- Monitor contract storage practices regularly to ensure that they are being followed and to identify any areas that need improvement. This may include reviewing access logs, monitoring physical storage areas, or conducting regular audits
- Regularly evaluate and implement new technologies and tools that can help improve contract storage practices, such as electronic document management systems, cloud-based storage, and encryption software
Despite these storage and security best practices, storing contracts without a CLM software can be time-consuming, inefficient, and error-prone. In-house counsels need to consider investing in a CLM software that can streamline contract storage and management processes.
SpotDraft is a contract lifecycle management software that helps you gain advanced visibility of your contracts and business partners.
Your legal teams can overcome effort-intensive manual processes through our automated contract storage solutions. It helps mitigate risks and improves the ROI. At the same time, sales teams can expedite the process of getting contracts signed and kickstarting the deal.
Also read: Rethinking Contract Repository Management in the Age of AI
5 Tips to Store Your Contracts Effectively on a CLM Software
Organizing contracts on CLM is much easier and secure. However, there are still some best practices you must follow to quickly locate and retrieve them.
#1 Organize by contract type
Create folders for each contract type, such as employment contracts, lease agreements, and vendor agreements. This makes it easier to find the right document quickly and efficiently.
- Start by identifying the most common types of contracts used by your organization. This may include employment contracts, non-disclosure agreements, sales contracts, and purchase agreements
- Once you have identified the common contract types, create categories in your CLM system to store these contracts. For example, you could create a category for employment contracts, another for non-disclosure agreements, and so on
- When you add a new contract to your CLM system, assign the appropriate contract type to it. This will ensure that the contract is stored in the correct category and is easily searchable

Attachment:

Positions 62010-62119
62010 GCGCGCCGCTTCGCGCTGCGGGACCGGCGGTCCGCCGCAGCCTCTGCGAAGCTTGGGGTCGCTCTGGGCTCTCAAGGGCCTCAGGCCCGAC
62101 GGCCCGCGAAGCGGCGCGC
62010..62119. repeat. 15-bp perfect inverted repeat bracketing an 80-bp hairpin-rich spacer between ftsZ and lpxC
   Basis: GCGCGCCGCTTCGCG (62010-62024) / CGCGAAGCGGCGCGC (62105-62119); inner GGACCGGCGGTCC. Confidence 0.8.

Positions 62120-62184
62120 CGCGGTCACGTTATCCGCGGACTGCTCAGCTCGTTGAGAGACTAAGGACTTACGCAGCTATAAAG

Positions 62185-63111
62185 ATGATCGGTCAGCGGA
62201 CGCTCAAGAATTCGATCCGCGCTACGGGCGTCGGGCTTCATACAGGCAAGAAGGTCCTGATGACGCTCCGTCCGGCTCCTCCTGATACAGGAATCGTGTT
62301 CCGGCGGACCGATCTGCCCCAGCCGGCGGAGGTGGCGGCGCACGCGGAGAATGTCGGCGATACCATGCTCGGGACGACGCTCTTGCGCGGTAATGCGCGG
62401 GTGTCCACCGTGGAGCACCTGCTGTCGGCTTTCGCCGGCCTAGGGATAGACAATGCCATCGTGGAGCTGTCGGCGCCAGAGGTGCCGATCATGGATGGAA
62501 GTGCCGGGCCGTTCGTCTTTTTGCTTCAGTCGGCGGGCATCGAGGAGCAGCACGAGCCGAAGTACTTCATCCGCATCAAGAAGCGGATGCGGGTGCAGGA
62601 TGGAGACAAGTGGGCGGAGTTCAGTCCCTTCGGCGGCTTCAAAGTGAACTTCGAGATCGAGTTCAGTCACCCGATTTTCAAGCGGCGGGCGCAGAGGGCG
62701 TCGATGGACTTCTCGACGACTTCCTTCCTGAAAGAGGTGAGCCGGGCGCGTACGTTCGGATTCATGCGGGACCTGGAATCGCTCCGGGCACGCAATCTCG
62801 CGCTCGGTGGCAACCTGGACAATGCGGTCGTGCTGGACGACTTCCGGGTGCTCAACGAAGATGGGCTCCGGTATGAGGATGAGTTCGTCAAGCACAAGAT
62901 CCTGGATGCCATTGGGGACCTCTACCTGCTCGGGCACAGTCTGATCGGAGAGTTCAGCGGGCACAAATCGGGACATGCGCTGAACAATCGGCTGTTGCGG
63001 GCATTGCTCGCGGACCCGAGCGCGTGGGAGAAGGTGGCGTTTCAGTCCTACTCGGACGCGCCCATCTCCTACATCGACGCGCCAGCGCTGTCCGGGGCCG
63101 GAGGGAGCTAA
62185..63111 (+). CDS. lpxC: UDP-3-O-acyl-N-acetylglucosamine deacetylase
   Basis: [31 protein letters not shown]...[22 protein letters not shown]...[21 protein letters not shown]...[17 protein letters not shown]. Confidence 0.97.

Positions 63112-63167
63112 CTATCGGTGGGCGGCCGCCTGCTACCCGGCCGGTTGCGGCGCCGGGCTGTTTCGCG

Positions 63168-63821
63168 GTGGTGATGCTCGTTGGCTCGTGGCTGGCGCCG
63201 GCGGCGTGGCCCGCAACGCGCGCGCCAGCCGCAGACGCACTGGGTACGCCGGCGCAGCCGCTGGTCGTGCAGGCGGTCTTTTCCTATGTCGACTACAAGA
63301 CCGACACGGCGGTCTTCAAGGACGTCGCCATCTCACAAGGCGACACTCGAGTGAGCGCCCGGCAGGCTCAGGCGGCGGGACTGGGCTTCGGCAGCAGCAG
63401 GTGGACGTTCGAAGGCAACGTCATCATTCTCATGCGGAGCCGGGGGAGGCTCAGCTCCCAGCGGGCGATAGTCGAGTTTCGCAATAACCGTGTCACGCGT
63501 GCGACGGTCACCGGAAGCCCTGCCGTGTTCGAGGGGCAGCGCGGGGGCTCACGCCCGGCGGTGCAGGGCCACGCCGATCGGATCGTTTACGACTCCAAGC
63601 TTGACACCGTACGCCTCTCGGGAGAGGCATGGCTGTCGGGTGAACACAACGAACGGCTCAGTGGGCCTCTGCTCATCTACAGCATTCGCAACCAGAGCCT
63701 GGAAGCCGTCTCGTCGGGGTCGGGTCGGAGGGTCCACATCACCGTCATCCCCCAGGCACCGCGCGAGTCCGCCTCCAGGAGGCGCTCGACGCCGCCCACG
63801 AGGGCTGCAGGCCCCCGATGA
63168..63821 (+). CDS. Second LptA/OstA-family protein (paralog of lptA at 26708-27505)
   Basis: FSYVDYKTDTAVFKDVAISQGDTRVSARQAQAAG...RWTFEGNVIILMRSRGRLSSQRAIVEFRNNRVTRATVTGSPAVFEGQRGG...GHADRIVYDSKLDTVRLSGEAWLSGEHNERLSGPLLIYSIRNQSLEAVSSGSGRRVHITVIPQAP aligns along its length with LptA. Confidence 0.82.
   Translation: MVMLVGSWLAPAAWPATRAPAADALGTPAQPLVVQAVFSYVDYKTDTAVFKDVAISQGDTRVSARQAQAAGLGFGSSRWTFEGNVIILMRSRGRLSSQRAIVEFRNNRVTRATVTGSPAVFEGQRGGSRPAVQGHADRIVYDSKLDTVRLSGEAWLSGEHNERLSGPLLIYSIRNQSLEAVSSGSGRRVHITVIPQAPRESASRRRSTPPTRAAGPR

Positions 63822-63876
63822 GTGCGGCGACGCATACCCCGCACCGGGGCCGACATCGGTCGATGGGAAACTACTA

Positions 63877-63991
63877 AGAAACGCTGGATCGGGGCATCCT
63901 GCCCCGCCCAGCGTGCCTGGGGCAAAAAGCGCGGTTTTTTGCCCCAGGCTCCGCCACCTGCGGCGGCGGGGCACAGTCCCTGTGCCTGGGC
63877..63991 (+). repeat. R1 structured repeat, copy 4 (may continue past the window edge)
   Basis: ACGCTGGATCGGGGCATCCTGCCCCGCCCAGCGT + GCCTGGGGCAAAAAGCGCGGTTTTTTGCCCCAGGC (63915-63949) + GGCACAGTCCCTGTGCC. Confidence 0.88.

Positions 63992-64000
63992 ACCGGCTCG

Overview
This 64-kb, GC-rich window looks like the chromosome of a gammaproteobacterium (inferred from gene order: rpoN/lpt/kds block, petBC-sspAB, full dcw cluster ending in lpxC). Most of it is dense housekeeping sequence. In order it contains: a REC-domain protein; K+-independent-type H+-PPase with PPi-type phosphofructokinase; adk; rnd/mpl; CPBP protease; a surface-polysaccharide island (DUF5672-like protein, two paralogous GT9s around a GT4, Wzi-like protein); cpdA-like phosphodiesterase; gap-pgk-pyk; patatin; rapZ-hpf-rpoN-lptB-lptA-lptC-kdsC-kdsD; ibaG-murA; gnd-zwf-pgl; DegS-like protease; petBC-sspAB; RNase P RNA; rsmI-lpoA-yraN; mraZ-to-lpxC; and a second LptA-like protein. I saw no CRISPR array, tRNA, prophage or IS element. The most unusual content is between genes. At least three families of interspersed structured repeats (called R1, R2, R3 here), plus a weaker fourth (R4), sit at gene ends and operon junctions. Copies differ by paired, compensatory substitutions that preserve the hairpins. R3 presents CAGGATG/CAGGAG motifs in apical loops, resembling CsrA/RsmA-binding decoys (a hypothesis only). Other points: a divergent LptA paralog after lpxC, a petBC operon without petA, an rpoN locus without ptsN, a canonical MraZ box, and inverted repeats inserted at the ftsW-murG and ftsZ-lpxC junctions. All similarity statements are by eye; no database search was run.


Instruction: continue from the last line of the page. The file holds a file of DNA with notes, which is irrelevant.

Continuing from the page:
- Develop a naming convention for your contracts that includes the contract type. This will make it easier to search for contracts by type and help to avoid confusion when multiple contract types share similar names
- Regularly review and update your contract type categories to ensure that they remain relevant and reflect changes in your organization's contract usage
#2 Include relevant metadata
Metadata is additional information about a document, such as the date it was signed, the parties involved, and the expiration date. This makes it easier to search for and retrieve specific contracts when needed.
Our in-house legal experts suggest the following relevant metadata details to look for. And our CLM software, SpotDraft, automatically extracts them from your contracts, making it much easier for you to manage and locate them when you desire.
- Start by identifying the key metadata elements that are relevant to your organization's contract management needs. This may include the contract type, date, expiration date, contract value, parties involved, and other important details
- Once you have identified the key metadata elements, develop a metadata schema that specifies the required fields for each type of contract. For example, an employment contract may require fields for employee name, start date, salary, and job title, while a non-disclosure agreement may require fields for parties involved, duration, and purpose
- It is important to ensure that metadata is consistent across all contracts. You can achieve this by developing consistent naming conventions and data entry standards, and by training personnel on the importance of accurate and consistent data entry
- Use the metadata to create powerful search and reporting capabilities in your CLM system. This will enable you to quickly and easily locate and retrieve contracts based on specific metadata elements, such as contract type or expiration date
- Regularly review and update the metadata for your contracts to ensure that it remains accurate and relevant. This may involve adding new metadata fields or revising existing fields based on changes in your organization's contract management needs.
#3 Create a backup plan
Always have a backup of your contract storage system in case of data loss or system failure. Consider creating a physical backup on a hard drive or external storage device.
- Decide how often you want to back up your contracts. The frequency of backups will depend on the volume of contracts, level of criticality of the contracts, and cost of potential loss
- Decide where you want to store the backups. Ideally, you should store backups in a different physical location to minimize the risk of data loss due to natural disasters or other unforeseen events
- Use automated backup tools to simplify the backup process and reduce the risk of human error. Most CLM systems have built-in backup features that can be scheduled to run automatically
- Regularly test the backups to ensure that they can be restored in the event of data loss. This will help you to identify any issues or errors with the backup process before a crisis occurs